currents. To minimize these errors, a third resistor, about 1/10th
their value (but still large compared to the differential source
resistance), can be connected between the two in-amp inputs
(thus bridging both resistors).
0.1µF
VOUT
VREF
07034-004
0.1µF
–VS
Figure 4. A Nonfunctional Transformer-Coupled In-Amp Circuit
+VS
+VS
0.1µF
VIN
RA
VREF
–VS
+VS
IN-AMP
VOUT
IN-AMP
IN-AMP
RB
0.1µF
–VS
07034-006
0.1µF
VIN
0.1µF
VOUT
VIN
RA
RB
VREF
VCM
VOUT
IN-AMP
VREF
NORMALLY
VS/2
VCM CAN BE GROUND OR, FOR MAXIMUM
INPUT DYNAMIC RANGE, SET VCM TO THE
CENTER OF THE MAXIMUM INPUT RANGE.
a). DUAL SUPPLY
b). SINGLE SUPPLY
07034-005
VIN
Figure 6. A High Value Resistor Between Each Input and Ground Supplies the Necessary Bias Current Return Path
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AN-937
For example, a popular in-amp design configuration uses three
op amps connected as shown in Figure 8. The overall signal
gain is
SUPPLYING REFERENCE VOLTAGES FOR IN-AMPS,
Figure 7 shows a single-supply circuit where an in-amp is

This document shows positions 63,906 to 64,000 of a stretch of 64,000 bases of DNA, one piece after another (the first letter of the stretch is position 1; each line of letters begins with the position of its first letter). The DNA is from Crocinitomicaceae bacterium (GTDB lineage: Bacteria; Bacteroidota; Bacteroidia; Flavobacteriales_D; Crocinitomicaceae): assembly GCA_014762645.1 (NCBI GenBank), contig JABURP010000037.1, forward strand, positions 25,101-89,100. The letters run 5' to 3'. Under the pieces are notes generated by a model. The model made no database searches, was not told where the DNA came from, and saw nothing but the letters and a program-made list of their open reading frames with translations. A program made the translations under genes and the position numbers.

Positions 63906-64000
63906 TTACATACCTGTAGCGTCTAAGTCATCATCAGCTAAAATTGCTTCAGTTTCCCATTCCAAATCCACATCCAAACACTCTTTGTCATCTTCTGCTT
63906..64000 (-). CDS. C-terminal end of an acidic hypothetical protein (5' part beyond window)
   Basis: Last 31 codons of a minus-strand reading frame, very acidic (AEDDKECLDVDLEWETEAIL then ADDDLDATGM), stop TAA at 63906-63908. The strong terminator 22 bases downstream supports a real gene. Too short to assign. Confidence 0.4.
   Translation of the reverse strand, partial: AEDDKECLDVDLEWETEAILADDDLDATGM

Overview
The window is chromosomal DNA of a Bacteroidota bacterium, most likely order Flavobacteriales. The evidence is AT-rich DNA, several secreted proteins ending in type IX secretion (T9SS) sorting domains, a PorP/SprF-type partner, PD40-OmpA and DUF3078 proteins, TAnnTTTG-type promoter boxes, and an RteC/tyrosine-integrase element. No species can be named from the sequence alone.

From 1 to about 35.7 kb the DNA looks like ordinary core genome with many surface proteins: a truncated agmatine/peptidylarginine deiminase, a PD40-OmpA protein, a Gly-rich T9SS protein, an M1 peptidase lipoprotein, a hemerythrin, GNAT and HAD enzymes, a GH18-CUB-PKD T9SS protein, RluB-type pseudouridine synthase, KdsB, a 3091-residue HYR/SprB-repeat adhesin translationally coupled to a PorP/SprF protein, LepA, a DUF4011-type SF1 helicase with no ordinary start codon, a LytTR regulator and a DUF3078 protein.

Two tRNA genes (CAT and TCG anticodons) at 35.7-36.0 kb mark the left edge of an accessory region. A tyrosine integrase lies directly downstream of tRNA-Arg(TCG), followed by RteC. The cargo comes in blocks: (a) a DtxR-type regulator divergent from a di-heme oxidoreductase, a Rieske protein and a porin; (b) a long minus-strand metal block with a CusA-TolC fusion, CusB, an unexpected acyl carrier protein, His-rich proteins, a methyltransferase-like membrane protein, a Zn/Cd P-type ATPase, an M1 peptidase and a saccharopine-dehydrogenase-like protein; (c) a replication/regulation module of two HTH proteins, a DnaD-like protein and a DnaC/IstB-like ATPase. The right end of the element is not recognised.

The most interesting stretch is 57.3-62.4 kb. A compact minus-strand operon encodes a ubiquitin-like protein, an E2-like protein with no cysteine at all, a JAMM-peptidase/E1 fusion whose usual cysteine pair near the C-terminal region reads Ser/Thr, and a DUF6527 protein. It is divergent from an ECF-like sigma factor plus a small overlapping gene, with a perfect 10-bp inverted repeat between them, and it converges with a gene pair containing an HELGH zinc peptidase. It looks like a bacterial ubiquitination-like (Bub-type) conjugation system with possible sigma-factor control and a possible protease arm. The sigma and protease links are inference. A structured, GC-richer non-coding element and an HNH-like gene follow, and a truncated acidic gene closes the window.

driving a single-ended analog-to-digital converter (ADC). The
amplifier reference provides a bias voltage corresponding to
zero differential input, and the ADC reference provides the
scale factor. A simple RC low-pass antialiasing filter is often
used between in-amp output and ADC input to reduce out-ofband noise. Often designers are tempted to use simple
approaches, such as resistance dividers, to supply the in-amp
in-amps.
5V
R2 R4
=
R1 R3
The gain for the reference input (if driven from low impedance)
is unity. However, in this example, the in-amp has its reference
pin tied directly to a simple voltage divider. This unbalances the
symmetry of the subtractor circuit and the division ratio of the
voltage divider. This reduces the in-amp’s common-mode
rejection and its gain accuracy. However, in some cases, R4 is